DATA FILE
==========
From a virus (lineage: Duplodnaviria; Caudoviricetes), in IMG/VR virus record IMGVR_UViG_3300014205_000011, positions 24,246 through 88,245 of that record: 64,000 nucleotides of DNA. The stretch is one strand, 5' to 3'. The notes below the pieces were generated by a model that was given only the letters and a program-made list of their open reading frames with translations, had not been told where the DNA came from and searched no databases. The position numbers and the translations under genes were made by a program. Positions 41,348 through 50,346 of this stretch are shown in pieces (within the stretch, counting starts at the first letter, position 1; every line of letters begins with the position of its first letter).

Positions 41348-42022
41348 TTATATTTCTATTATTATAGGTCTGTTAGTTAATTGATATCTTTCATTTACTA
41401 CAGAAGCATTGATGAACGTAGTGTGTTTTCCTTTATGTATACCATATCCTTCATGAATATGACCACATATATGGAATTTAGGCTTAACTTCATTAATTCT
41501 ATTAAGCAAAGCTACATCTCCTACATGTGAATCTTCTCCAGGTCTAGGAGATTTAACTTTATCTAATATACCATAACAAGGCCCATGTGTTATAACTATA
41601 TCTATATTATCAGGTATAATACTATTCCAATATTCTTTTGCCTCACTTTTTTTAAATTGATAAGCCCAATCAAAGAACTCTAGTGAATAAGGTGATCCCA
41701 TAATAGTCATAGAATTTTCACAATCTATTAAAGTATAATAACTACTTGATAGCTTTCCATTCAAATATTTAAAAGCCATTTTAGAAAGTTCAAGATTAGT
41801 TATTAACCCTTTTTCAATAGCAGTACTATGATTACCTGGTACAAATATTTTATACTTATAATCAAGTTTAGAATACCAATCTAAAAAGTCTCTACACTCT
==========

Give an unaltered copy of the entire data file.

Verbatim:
From a virus (lineage: Duplodnaviria; Caudoviricetes), in IMG/VR virus record IMGVR_UViG_3300014205_000011, positions 24,246 through 88,245 of that record: 64,000 nucleotides of DNA. The stretch is one strand, 5' to 3'. The notes below the pieces were generated by a model that was given only the letters and a program-made list of their open reading frames with translations, had not been told where the DNA came from and searched no databases. The position numbers and the translations under genes were made by a program. Positions 41,348 through 50,346 of this stretch are shown in pieces (within the stretch, counting starts at the first letter, position 1; every line of letters begins with the position of its first letter).

Positions 41348-42022
41348 TTATATTTCTATTATTATAGGTCTGTTAGTTAATTGATATCTTTCATTTACTA
41401 CAGAAGCATTGATGAACGTAGTGTGTTTTCCTTTATGTATACCATATCCTTCATGAATATGACCACATATATGGAATTTAGGCTTAACTTCATTAATTCT
41501 ATTAAGCAAAGCTACATCTCCTACATGTGAATCTTCTCCAGGTCTAGGAGATTTAACTTTATCTAATATACCATAACAAGGCCCATGTGTTATAACTATA
41601 TCTATATTATCAGGTATAATACTATTCCAATATTCTTTTGCCTCACTTTTTTTAAATTGATAAGCCCAATCAAAGAACTCTAGTGAATAAGGTGATCCCA
41701 TAATAGTCATAGAATTTTCACAATCTATTAAAGTATAATAACTACTTGATAGCTTTCCATTCAAATATTTAAAAGCCATTTTAGAAAGTTCAAGATTAGT
41801 TATTAACCCTTTTTCAATAGCAGTACTATGATTACCTGGTACAAATATTTTATACTTATAATCAAGTTTAGAATACCAATCTAAAAAGTCTCTACACTCT